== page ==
CBI tightens noose on OC officials
Investigating agencies probing corruption allegations relating to the Commonwealth Games have started hunting for important documents, which are likely to provide vital clues that led to the multiple scams.delhi Updated: Oct 25, 2010 23:47 IST
Investigating agencies probing corruption allegations relating to the Commonwealth Games have started hunting for important documents, which are likely to provide vital clues that led to the multiple scams.
The Central Bureau of Investigations (CBI) is tightening its noose against both present and former officials of the Organising Committee (OC), whose role is suspected in the alleged money laundering during the inauguration of Queen's Baton Relay (QBR) in London in 2009.
In a separate but related development, the Central Vigilance Commission (CVC) is likely to seize documents from various departments of the Centre and Delhi governments, who were involved in the Games, sources said.
The CVC officials have put the preliminary estimate of the alleged financial and administrative irregularities in 22 Games-related projects between R5,000 and R8,000 crore.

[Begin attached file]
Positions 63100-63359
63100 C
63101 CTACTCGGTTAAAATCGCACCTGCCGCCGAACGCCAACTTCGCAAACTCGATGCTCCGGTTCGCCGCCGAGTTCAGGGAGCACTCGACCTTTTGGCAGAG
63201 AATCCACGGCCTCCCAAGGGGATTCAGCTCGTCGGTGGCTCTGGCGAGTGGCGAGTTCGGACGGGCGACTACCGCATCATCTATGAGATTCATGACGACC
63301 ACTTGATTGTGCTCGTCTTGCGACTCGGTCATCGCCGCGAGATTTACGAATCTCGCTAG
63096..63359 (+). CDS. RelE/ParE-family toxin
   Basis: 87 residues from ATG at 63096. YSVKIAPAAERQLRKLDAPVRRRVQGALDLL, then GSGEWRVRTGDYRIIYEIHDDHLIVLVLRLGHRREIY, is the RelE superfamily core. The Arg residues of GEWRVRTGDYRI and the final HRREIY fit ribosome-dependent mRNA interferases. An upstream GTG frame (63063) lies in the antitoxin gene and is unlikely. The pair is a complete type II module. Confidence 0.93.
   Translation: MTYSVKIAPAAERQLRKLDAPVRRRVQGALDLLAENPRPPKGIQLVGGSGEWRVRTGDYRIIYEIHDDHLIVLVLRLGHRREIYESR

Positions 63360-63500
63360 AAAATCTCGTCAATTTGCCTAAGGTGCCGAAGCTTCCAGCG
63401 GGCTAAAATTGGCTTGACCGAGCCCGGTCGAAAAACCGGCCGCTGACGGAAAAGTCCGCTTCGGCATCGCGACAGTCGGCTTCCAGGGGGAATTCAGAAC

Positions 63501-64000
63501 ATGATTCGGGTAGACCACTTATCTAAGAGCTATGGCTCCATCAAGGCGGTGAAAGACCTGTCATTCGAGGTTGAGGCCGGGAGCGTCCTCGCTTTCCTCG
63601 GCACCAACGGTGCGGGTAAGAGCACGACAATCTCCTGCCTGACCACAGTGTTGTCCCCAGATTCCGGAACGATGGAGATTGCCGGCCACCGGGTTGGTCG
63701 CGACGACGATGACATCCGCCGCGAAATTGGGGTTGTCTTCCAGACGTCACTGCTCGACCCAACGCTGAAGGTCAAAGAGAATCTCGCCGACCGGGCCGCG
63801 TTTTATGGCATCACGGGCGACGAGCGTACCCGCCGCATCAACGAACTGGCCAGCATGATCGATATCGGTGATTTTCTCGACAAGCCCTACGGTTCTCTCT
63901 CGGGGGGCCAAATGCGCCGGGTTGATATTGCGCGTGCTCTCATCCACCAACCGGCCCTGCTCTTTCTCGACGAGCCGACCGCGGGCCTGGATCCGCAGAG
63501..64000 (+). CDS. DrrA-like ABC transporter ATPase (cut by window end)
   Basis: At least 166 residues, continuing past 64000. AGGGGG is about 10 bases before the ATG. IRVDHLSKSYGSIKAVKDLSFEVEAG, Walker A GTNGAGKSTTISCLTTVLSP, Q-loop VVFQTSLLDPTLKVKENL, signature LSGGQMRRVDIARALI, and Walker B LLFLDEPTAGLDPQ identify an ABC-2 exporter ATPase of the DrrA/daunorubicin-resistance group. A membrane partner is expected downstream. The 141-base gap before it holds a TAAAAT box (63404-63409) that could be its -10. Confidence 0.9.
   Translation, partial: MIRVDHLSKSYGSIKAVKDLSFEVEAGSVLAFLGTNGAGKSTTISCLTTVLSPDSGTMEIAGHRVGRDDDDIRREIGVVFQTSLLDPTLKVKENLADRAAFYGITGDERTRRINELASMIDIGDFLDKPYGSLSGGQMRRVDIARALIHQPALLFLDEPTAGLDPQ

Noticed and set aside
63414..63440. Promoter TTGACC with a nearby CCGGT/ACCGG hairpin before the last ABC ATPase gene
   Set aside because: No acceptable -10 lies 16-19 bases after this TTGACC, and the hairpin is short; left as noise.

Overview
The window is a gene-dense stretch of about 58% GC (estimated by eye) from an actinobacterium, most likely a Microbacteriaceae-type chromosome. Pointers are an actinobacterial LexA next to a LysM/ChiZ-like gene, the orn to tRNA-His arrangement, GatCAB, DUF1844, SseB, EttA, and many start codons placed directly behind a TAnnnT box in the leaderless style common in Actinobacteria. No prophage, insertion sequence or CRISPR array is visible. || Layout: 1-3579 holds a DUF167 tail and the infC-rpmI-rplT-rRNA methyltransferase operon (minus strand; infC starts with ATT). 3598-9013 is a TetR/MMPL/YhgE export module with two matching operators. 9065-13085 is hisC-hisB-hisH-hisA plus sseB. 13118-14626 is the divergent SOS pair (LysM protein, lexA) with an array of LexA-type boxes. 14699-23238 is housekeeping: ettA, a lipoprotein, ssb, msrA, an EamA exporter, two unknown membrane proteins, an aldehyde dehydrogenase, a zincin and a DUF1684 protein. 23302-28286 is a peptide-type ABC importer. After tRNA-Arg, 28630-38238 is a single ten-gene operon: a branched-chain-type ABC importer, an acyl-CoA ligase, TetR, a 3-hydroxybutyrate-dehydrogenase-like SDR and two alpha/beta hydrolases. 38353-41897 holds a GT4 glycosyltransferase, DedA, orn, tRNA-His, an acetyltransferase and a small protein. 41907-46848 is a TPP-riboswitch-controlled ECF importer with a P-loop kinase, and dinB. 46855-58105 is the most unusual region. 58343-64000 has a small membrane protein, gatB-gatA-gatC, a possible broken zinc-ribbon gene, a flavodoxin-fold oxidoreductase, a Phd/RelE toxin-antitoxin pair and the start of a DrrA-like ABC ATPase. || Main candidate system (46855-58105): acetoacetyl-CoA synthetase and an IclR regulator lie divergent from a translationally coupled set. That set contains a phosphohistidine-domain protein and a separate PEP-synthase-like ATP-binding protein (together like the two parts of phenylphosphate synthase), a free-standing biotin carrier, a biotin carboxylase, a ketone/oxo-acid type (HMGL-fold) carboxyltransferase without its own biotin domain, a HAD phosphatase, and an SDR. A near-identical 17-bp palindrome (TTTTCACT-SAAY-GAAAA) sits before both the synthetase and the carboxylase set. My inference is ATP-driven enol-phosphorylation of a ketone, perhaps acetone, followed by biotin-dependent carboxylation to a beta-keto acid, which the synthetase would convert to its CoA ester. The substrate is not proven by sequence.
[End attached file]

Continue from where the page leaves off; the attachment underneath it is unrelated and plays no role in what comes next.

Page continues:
"There has been a surge in the number of complaints related to the Games. Since the amount involved in the corruption is growing, we thought of opening a special cell to exclusively deal with it," said an official.
The CVC is unhappy with the non-cooperative attitude of these departments, who have so far not furnished the relevant documents sought by the anti-corruption watchdog.
A team of CBI officials visited the OC headquarters on Monday and took in their possession files relating to the appointment two of its two former officials - joint director general TS Darbari and deputy director-general Sanjay Mahindroo.
The CBI is already investigating the money transferred to two London-based firms - AM Films and AM Car and Vans, which were hired by OC to provide logistical support like arranging transportation, etc. during the QBR launch.
"We have handed over the files relating to the appointment of these two officials, the selection procedure and about members in the selection panel to the CBI," said an OC source.
The CVC, which is looking into alleged irregularities in 22 Games-related projects, has formed a special cell comprising five senior officials of additional secretary rank.
The cell will function till the Commission submits its report to VK Shunglu Committee, which was appointed by Prime Minister Manmohan Singh.
The CVC has found alleged financial discrepancies in tenders floated by various government departments. Of these, six were carried out by the sports ministry, four by the DDA, three by the OC, two each by the MCD, CPWD and the government of Delhi.